Grand Cayman, Cayman Islands, April 8, 2013 – The Caribbean Catastrophe Risk Insurance Facility (CCRIF) has expanded its scholarship programme to include Caribbean universities – in addition to those in the United States, United Kingdom and Canada, previously available under the CCRIF Extra-Regional Scholarship Programme. CCRIF now invites applications for its new CCRIF Scholarship Programme for 2014.
CCRIF will provide a maximum of four scholarships for citizens of CARICOM member countries and/or CCRIF member countries who would like to pursue a Masters or an MBA programme in one of the areas identified below which is available at universities in the UK, US or Canada or at eligible regional universities (other than the University of the West Indies - UWI). Note that CCRIF has a special programme with UWI, which provides scholarships at the undergraduate and post-graduate levels. The CCRIF-UWI Scholarship Programme is administered by UWI.
Eligible programme areas for the CCRIF Scholarship Programme include:
(Catastrophe) Risk Management
Other hazard/disaster related disciplines
MBA programme with a major in risk management and/or insurance or a related field
The scholarships are valued at a maximum of US$20,000 each for Caribbean universities or US$40,000 each for extra-regional universities and are specifically for those applicants who would have gained admission to a Masters level programme or an MBA programme fitting the eligibility criteria presented above. Preference will be given to individuals seeking to attend regional universities.
Since 2010, CCRIF has awarded 24 scholarships to students through its Extra-Regional Scholarship Programme, its CCRIF-UWI Scholarship Programme or through its cooperation with member countries and regional organisations. Total disbursements to date are in excess of US$380,000. Scholarship recipients have come from eight Caribbean countries and have gone on to work in the areas of disaster risk management, environmental health, meteorology, climate change and sustainable development, among others.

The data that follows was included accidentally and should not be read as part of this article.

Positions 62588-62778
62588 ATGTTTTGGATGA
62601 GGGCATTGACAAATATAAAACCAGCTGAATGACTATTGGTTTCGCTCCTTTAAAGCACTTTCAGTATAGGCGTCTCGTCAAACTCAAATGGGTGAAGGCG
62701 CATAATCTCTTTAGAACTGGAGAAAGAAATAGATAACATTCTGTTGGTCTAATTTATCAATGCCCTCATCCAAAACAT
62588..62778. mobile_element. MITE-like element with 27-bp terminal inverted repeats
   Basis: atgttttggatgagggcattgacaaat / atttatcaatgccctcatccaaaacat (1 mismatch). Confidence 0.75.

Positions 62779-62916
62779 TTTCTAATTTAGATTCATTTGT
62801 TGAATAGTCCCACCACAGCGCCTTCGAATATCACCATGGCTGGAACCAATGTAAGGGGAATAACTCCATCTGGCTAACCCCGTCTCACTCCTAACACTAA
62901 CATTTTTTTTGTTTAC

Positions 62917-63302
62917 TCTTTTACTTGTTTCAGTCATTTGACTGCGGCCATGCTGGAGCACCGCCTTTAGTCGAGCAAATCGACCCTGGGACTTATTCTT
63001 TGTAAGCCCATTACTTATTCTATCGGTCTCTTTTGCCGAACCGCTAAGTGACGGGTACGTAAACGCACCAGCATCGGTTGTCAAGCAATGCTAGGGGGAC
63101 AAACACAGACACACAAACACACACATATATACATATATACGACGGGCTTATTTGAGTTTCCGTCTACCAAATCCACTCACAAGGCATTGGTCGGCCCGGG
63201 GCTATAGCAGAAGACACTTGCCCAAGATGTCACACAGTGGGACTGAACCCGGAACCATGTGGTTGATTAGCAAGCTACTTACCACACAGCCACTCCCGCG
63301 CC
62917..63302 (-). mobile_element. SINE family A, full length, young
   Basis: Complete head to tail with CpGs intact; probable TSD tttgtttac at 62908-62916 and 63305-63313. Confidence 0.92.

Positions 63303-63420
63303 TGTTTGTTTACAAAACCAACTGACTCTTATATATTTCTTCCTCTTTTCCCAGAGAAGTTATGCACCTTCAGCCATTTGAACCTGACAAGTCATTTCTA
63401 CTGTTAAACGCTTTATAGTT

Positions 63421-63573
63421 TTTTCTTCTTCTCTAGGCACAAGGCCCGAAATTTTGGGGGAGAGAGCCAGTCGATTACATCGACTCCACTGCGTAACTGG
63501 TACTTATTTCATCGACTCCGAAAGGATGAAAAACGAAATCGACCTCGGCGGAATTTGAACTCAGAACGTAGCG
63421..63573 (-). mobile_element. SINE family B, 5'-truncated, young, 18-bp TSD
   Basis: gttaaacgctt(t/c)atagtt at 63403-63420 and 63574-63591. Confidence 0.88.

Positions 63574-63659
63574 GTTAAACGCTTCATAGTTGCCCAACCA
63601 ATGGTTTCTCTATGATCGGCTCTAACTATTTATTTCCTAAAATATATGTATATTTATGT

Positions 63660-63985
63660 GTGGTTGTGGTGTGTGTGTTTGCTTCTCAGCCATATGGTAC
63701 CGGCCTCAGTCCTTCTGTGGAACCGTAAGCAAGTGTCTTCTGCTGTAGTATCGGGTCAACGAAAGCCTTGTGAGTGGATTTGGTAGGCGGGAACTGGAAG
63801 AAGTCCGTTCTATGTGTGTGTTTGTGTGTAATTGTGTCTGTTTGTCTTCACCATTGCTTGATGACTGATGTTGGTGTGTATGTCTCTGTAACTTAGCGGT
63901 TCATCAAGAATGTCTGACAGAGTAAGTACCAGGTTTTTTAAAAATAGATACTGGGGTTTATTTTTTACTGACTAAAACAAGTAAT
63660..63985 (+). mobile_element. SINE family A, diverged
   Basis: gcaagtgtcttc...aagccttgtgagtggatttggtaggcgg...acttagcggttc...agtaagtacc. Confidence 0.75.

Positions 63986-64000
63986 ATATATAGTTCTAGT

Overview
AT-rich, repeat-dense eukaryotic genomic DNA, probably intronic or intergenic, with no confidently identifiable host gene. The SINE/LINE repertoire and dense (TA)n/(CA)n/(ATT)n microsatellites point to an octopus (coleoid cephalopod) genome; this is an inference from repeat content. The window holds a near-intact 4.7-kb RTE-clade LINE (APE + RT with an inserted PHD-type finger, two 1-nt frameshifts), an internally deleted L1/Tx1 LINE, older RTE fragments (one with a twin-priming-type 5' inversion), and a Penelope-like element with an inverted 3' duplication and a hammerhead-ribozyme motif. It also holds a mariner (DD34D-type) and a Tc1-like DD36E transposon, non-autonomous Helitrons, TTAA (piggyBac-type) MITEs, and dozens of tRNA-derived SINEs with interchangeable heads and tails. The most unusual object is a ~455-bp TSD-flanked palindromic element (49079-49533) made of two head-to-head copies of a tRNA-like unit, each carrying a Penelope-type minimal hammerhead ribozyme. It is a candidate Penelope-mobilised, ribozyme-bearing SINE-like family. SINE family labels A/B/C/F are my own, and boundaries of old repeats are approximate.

The CCRIF Scholarship Programme is part of its Technical Assistance Programme, which has been developed to help countries in the region deepen their understanding of natural hazards and catastrophe risk and the potential impacts of climate change. The scholarship component is helping to create a cadre of professionals who are playing a key role in developing national and regional
strategies that will lead to improved disaster risk management and increased climate change resilience.
The CCRIF website provides information on the scholarship programme, including detailed eligibility criteria, application requirements and selection criteria. Applications for the CCRIF Scholarship Programme must be submitted via the CCRIF website at: http://www.ccrif.org/content/scholarship no later than May 19, 2013.
For additional information or for clarification, please email us at: firstname.lastname@example.org.
About CCRIF: CCRIF is a not-for-profit risk pooling facility, owned, operated and registered in the Caribbean for Caribbean governments. It is designed to limit the financial impact of catastrophic hurricanes and earthquakes to Caribbean governments by quickly providing short-term liquidity when a parametric insurance policy is triggered. It is the world’s first regional fund utilising parametric insurance, giving Caribbean governments the unique opportunity to purchase earthquake and hurricane catastrophe coverage with lowest-possible pricing. CCRIF was developed under the technical leadership of the World Bank and with a grant from the Government of Japan. It was capitalised through contributions to a multi-donor Trust Fund by the Government of Canada, the European Union, the World Bank, the governments of the UK and France, the Caribbean Development Bank and the governments of Ireland and Bermuda, as well as through membership fees paid by participating governments. Since the inception of CCRIF in 2007, the Facility has made eight payouts totalling US$32,179,470 to seven member governments. All payouts were transferred to the respective governments within two weeks after each event.